NASHVILLE, Tenn. — She’s begging of you to see her side.
Dolly Parton took to Twitter Thursday morning to urge the Tennessee Legislature to scrap its plans for a statue of the “Jolene” songstress at the state Capitol, given the current state of the world.
“I want to thank the Tennessee legislature for their consideration of a bill to erect a statue of me on the Capitol grounds,” said the Grammy winner, 75.
“I am honored and humbled by their intention but I have asked the leaders of the state legislature to remove the bill from any and all consideration.”
Pointing to “all that is going on in the world,” the “Steel Magnolias” actress went on to say that she doesn’t “think putting me on a pedestal is appropriate at this time.”
That said, she’s not ruling out the honor for the future.
“I hope, though, that somewhere down the road several years from now or perhaps after I’m gone if you still feel I deserve it, then I’m certain I will stand proud in our great State Capitol as a grateful Tennessean,” wrote Parton.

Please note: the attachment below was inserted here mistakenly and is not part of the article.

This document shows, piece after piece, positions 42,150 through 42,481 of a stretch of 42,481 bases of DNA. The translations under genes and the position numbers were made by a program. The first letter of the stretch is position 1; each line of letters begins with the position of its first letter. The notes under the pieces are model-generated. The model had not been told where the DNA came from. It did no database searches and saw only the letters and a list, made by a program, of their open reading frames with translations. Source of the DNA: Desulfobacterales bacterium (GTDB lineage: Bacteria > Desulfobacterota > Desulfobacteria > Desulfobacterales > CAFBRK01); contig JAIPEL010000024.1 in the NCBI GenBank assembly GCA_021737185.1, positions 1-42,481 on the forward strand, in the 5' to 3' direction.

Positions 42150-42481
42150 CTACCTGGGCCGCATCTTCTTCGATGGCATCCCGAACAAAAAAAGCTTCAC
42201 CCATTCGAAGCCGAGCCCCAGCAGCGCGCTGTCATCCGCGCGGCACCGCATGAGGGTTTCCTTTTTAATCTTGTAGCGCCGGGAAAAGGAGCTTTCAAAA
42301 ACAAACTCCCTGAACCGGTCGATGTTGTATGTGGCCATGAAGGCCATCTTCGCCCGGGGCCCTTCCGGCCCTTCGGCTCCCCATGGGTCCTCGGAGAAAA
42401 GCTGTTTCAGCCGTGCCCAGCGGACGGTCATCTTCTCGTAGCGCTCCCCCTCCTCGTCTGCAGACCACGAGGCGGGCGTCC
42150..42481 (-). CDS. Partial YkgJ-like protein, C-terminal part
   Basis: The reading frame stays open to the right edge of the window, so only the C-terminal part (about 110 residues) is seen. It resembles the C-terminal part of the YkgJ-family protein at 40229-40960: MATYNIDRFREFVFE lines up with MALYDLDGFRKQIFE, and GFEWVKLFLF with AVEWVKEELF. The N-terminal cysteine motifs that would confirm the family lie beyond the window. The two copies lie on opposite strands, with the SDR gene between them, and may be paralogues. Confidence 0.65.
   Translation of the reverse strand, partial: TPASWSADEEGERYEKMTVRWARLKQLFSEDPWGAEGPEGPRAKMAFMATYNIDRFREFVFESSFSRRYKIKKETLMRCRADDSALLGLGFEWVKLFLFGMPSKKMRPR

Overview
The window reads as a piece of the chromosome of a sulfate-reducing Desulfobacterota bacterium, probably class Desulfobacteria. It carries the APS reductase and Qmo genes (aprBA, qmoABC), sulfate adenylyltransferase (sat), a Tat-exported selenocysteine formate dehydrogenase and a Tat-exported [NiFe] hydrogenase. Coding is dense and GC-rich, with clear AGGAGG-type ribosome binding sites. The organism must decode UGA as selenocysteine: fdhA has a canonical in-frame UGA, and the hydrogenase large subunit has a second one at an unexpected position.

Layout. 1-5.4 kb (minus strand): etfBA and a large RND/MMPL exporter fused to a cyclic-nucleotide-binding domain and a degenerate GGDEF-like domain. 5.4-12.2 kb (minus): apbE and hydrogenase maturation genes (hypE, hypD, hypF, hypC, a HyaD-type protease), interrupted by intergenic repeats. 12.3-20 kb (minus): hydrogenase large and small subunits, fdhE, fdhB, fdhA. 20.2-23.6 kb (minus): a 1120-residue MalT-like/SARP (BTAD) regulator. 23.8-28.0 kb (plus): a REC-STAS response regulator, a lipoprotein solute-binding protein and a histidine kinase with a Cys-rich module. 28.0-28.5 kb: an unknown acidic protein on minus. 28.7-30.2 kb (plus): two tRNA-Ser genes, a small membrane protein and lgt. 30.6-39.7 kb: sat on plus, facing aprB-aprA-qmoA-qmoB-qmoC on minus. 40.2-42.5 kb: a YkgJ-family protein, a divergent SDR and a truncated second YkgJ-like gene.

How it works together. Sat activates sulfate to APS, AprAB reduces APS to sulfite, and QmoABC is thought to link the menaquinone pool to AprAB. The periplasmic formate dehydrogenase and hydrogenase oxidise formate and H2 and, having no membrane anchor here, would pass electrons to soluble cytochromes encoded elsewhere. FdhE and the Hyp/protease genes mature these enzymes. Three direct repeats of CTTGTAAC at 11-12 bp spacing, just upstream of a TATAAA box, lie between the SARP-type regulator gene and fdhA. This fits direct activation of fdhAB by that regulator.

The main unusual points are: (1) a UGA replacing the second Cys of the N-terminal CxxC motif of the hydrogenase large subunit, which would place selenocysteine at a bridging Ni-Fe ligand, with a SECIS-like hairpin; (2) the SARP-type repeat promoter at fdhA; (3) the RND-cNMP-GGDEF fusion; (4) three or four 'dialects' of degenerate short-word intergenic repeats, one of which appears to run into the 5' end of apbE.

Until then, the multi-hyphenate — who last year donated $1 million toward the development of Moderna’s coronavirus vaccine — said she intends “to try to do good work to make this great state proud.”
Parton has also twice turned down the Presidential of Freedom, first because her husband was sick and then because she wouldn’t travel during COVID-19, the beloved singer told “Today” earlier this month.
Though President Biden has reached out to her concerning the award, the beloved singer doesn’t want to “be doing politics” so she’s unsure whether she’ll accept it.
“I don’t work for those awards,” she noted. “It’d be nice but I’m not sure that I even deserve it.”